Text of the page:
Long-term safety outcome of systemic immunosuppression in pig-to-nonhuman primate corneal xenotransplantation

Se Hyun Choi, Chang Ho Yoon, Hyun Ju Lee, Hong Pyo Kim, Jong Min Kim, Jeong Hwan Che, Kyoung Min Roh, Hyuk Jin Choi, Jiyeon Kim, Eung Soo Hwang, Chung Gyu Park, Mee Kum Kim

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14 Scopus citations


Background: Safety concerns exist for corneal recipients under immunosuppression. We report long-term safety results of porcine corneal xenotransplantation under immunosuppression in nonhuman primates. Methods: Systemic monitoring data from 49 Chinese rhesus macaques that received pig corneal transplant between 2009 and 2018 were retrospectively reviewed. The recipients were divided into 4 groups depending on the systemic immunosuppressants used: (a) conventional steroid group; costimulation blockade groups ([b] anti-CD154 antibody, [c] anti-CD40 antibody); and (d) commercially available immunosuppressants (anti-CD20 antibody, tacrolimus, basiliximab) group. We compared results of general condition monitoring; hematologic, biochemical, and electrolyte tests; and Rhesus Cytomegalovirus infection monitoring. Results: All recipients recovered from early weight loss. White blood cell counts significantly decreased at 6 months in the steroid and anti-CD154 groups. Abnormal liver and kidney function and electrolyte imbalance were not observed in all groups. The mean value of Rhesus Cytomegalovirus DNA copies was consistently lower than 200 copies/mL, and antibody titers did not change over time in all groups. Tacrolimus-associated thrombotic microangiopathy was developed in one case, which resolved after discontinuation of tacrolimus. In 2017, a simian varicella virus outbreak led to clinical signs in 5 that received immunosuppressive therapies, of which 3 died. Conclusion: Costimulatory blockade-based and anti-CD20 antibody/tacrolimus-based immunosuppressive therapies seem to be comparably safe with steroid therapy in nonhuman primates receiving corneal xenotransplantation, as they did not reactivate Rhesus Cytomegalovirus and maintained manageable systemic status. Although reactivation is rare, antiviral prophylaxis for simian varicella virus should be considered in immunocompromised hosts.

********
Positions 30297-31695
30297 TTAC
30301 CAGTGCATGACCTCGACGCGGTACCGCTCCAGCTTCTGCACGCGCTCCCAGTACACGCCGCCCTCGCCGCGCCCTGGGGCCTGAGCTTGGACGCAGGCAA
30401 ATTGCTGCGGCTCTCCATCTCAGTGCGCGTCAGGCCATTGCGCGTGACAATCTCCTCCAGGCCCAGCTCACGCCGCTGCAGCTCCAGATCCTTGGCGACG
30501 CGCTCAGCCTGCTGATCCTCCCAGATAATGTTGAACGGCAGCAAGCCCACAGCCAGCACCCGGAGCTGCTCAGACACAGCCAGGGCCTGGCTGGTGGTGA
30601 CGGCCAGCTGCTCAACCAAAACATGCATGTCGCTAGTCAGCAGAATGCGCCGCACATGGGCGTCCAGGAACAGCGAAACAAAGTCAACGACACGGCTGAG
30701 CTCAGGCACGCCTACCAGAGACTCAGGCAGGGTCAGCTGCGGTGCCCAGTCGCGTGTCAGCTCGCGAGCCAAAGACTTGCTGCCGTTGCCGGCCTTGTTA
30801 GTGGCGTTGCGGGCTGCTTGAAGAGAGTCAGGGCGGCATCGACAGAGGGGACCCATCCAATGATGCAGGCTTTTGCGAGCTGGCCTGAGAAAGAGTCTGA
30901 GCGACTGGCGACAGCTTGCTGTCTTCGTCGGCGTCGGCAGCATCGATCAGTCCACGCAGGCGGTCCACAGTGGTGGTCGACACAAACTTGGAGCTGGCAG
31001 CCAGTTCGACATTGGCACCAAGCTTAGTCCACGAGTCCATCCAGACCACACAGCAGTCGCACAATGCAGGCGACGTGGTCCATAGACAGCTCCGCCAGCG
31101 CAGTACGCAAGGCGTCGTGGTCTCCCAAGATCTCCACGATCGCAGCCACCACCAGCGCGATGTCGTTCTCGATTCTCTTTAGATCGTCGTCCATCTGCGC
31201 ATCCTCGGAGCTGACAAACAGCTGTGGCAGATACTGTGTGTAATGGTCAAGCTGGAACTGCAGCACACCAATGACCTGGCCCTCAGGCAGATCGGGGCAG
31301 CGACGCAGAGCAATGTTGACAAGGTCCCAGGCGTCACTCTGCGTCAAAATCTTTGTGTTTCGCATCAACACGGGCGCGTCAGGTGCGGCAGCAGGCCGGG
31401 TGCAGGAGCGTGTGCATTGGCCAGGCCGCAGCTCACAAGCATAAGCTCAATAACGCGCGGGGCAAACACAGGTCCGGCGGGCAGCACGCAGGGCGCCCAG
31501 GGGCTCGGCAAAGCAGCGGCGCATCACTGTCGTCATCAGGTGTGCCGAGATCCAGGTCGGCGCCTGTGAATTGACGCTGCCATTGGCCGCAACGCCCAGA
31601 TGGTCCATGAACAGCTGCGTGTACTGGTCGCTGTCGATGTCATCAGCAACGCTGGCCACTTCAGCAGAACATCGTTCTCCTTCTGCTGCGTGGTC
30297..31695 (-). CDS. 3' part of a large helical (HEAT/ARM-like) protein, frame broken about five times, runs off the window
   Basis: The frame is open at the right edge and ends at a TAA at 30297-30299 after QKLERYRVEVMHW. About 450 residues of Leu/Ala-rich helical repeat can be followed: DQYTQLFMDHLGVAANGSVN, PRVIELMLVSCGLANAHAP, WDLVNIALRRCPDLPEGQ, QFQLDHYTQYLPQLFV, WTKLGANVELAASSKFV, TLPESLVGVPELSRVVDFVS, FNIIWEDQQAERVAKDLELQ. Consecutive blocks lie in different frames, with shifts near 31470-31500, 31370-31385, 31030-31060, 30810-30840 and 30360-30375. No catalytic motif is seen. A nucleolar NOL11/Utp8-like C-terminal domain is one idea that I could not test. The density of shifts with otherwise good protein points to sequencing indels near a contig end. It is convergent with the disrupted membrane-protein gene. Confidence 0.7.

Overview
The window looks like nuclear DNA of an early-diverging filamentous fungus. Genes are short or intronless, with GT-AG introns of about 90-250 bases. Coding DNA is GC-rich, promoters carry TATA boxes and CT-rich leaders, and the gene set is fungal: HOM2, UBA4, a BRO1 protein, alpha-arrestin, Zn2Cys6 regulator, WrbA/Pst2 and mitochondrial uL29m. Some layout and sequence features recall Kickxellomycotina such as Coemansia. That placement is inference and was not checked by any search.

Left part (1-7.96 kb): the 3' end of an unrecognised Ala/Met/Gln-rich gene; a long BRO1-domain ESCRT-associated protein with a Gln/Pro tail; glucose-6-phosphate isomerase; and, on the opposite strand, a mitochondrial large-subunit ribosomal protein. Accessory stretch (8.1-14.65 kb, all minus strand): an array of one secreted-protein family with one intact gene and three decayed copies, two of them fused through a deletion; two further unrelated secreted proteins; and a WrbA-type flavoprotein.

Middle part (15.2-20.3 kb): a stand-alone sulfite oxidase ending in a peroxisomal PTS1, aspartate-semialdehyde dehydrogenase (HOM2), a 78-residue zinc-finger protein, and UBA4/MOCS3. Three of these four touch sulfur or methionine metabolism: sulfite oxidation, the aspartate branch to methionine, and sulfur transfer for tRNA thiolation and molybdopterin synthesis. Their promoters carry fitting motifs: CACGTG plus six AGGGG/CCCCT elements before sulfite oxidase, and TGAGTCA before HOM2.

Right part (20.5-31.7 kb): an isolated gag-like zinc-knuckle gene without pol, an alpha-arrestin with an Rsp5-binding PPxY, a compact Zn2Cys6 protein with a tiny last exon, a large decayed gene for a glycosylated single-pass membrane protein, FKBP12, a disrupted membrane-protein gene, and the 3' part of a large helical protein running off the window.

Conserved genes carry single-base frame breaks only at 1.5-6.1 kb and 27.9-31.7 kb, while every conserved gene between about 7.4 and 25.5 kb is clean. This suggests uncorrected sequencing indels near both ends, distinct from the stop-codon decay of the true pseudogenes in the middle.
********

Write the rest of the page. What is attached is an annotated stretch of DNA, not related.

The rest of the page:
Original languageEnglish
Article numbere12442
Issue number4
StatePublished - Jul 1 2018


  • cornea
  • immunosuppression
  • infection
  • nonhuman primates
  • rhesus cytomegalovirus
  • safety
  • simian varicella virus
  • xenotransplantation


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